DFOR25 0.467 2.15** DFOR25 −0.054 −0.18
DFOR10 −0.023 −0.40 DFOR10 −0.172 −0.49
DFOR_EXP −0.042 −0.89 DFOR_EXP −0.164 −0.42
FY2008–2009 to FY2013–2014
DFOR50 0.525 6.61*** DFOR50 0.073 0.36
DFOR25 0.240 2.07** DFOR25 0.004 0.02
DFOR10 0.029 0.26 DFOR10 −0.081 −0.29
DFOR_EXP 0.170 1.05 DFOR_EXP 0.595 1.47

Note: ***, **, and * denote significance at the 1%, 5%, and 10% level, respectively.

Source: Author's calculations.

Finally, it is observed that R&D and royalty intensities are affected differently by other strategic explanatory variables (Table 6). High-technology industries in both the manufacturing and service sectors attract significant technology transfers, but only those in manufacturing induce significantly higher R&D intensities. Thus, promoting high-technology manufacturing is more likely to accelerate R&D efforts in Indian industries. Further, exporting is significantly associated with local R&D efforts, while its relationship with technology imports is insignificant. Age turns out to be negative, indicating that younger firms are more likely to undertake R&D. The size variable indicates that relatively larger firms are more likely to engage in R&D, while relatively smaller firms exhibit a greater tendency to import technologies. Finally, the relationship between R&D intensity and technology transfers is found to be negative; the gap appears to have widened over time. Thus, technology transfers may not positively influence local R&D efforts. It is important to identify the triggers for such efforts to augment the technological capabilities of firms.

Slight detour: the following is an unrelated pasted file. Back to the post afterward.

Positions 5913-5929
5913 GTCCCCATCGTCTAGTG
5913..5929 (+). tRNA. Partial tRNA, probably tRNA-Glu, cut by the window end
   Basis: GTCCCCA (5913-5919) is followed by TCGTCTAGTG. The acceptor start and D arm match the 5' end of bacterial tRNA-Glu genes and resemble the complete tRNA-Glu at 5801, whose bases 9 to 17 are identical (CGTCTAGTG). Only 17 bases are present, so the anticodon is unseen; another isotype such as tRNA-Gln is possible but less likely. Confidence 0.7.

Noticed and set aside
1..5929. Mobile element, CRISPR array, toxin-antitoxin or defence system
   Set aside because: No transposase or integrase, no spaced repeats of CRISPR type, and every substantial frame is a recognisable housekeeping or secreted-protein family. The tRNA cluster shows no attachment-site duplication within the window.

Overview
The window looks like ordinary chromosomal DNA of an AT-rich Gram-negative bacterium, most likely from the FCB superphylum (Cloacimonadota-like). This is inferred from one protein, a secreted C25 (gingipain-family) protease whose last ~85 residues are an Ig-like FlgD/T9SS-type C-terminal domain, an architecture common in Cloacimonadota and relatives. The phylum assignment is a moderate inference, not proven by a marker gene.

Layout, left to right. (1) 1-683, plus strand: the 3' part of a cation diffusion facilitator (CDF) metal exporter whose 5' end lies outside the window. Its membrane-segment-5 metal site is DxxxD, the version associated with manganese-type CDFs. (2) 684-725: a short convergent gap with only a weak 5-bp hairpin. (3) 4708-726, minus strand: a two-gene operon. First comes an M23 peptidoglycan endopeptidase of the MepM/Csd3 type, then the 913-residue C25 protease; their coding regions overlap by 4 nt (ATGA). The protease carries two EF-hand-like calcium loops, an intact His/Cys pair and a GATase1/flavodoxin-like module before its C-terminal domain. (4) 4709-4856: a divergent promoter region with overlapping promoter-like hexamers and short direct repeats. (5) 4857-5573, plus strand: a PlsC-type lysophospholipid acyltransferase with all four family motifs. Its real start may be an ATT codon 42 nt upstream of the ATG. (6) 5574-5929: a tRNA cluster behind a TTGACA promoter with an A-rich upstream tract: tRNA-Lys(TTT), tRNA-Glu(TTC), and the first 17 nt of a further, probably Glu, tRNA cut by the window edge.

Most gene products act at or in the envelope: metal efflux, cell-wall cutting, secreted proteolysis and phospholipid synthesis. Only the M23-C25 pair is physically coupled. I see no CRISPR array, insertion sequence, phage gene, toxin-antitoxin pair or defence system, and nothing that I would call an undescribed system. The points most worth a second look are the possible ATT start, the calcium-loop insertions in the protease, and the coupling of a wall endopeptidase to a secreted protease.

Majority-owned and dominant-minority-owned firms are considered to be conduits of technology transfers. This study finds that their local R&D intensities are less than those of their local counterparts in India. The activities of technology generation are found to be concentrated in the home economies of MNEs located in India. It is also found that minority-owned firms are not significantly different from their local counterparts. Finally, the technological dynamism of MNEs was found to have increased across all categories in the postcrisis period. But, it did not result in significant changes in the modes of technology acquisition or significantly larger technology intensities than that of local firms. I find no evidence of a significant increase in relocation of R&D activity to India by production firms after the global financial crisis despite India being much less affected by the crisis than many other economies and having an expanding pool of skilled labor.